Safety is No Accident

Last updated on May 13th, 2019 at 02:39 pm

Three years ago, Semco Products Inc., a Milwaukee manufacturer of standardized and custom file folders, had two large workplace injury claims. Although neither of the claims was directly related to a single workplace injury (one was from repetitive motion), the company’s executives decided they needed to renew their commitment to workplace safety.

Almost three years later, that commitment is paying off. On June 14, Semco celebrated 1,000 days of no workplace injuries.

One of the keys to reaching the milestone has been the involvement of the company’s safety committee. Jay Weber, president of Semco, said the committee had been in place long before its two large insurance claims, but it needed to be recharged and re-activated. Semco, its insurance agency of R&R Insurance, and West Bend Mutual Insurance Co., worked together to revamp its safety program.

"We had the tools in place," Weber said. "We re-engaged our safety committee, and asked them what we needed to do. It’s not just the safety committee’s job, it’s getting the (workforce) culture to commit to it and live the change."

In monthly safety meetings with employees, many more matters come to the table, Weber said, which have been far more critical in reducing workplace injuries.

"We talk about the way processes are handled," Weber said. "If we find unsafe conditions or practices, we take the responsibility to put them behind us. Ultimately, they get off the list."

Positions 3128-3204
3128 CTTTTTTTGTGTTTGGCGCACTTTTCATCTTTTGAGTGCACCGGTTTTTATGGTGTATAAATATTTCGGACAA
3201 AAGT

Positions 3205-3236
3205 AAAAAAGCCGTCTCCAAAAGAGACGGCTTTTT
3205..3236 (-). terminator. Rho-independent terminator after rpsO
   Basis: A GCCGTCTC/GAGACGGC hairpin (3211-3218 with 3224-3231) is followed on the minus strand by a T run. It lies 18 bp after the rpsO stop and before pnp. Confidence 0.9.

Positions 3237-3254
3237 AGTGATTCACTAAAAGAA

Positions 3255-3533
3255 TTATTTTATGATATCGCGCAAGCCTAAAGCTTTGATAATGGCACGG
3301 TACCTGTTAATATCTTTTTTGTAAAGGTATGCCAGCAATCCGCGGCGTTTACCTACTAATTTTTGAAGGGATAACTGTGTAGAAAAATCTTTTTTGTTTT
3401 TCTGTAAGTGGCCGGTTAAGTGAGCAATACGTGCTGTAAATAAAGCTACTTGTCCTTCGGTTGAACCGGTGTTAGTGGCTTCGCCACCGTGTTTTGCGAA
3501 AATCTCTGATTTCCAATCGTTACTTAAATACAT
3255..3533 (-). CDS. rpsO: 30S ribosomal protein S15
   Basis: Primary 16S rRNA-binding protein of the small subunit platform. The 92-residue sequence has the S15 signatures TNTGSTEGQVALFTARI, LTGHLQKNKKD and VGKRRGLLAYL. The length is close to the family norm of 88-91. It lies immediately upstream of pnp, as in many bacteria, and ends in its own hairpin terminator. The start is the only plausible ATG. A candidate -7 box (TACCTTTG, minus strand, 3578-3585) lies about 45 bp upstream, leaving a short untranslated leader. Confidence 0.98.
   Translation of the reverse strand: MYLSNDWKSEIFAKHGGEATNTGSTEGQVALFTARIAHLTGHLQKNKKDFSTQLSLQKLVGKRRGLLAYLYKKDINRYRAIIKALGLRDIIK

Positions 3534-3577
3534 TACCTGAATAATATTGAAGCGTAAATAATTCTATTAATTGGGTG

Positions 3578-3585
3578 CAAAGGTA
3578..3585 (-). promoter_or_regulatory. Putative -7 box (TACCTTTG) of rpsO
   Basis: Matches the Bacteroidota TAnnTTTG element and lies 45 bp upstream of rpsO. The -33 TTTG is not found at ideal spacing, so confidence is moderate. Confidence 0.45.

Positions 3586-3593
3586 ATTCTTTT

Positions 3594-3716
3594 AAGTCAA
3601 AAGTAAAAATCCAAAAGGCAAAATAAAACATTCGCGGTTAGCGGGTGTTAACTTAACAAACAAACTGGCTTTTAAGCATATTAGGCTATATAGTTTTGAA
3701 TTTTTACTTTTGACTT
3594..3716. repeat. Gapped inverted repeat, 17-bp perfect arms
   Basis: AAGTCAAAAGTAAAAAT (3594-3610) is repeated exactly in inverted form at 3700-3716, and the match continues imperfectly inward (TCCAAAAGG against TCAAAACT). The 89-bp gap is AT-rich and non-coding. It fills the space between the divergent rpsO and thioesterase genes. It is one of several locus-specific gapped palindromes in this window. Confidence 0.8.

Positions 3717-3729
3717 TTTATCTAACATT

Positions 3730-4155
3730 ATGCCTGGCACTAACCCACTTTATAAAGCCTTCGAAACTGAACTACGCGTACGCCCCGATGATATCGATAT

Anita Cosby, records manager and receptionist at Semco, has been on the company’s safety committee for about 10 years. She said the recently increased focus on safety also has increased the interaction between the committee and the company’s employees.

"When we have meetings, we always ask if (other employees) have anything to discuss," she said. Those simple requests have brought about significant changes in Semco’s workplace, she said, including dress codes, footwear, hair management and even the way they do their jobs.

The safety committee walks through the company’s manufacturing floor at least once a month, although many of its members are in it daily.

"The process has been beneficial in terms of housekeeping items like, ‘That pallet shouldn’t be on its end,’" Weber said.

Some of the changes at Semco include holding quarterly walk-throughs with Scott Huibregtse, an account executive with R&R Insurance who handles Semco’s account.

Semco also started holding safety milestone celebrations, when it would publicly recognize its employees by giving away T-shirts and holding awards lunches.

The milestone of 1,000 days with no workplace injuries is very significant, considering U.S. averages, said George Yoksas, area director of the Milwaukee office of the Occupational Safety and Health Administration (OSHA). Manufacturing and industrial companies average two to four injuries per year per 100 full-time employees. Semco has 120 employees, working three shifts.

"So, three years without one is real good," Yoksas said.

Huibregtse agreed, saying most manufacturers of Semco’s size average about one injury per six months.

"It’s not luck," Huibregtse said. "They start with the safety program and the safety committee. They rededicated themselves. It’s got upper management support. What I like about this story is that it’s a change in culture, and that’s not easy to do."

The company has been in its northwest side Milwaukee location at 11225 W. Heather Ave. since 1999, when it moved from a Tower Avenue site.

Semco projects a 15-percent increase in sales in 2006.

The company has grown steadily in recent years, as it has greatly reduced the time it takes to ship orders.

"Lead time is king," Weber said. "We’ve done a phenomenal job of (implementing) just-on-time. We’re in a mature, flat market. We’re stealing market share."

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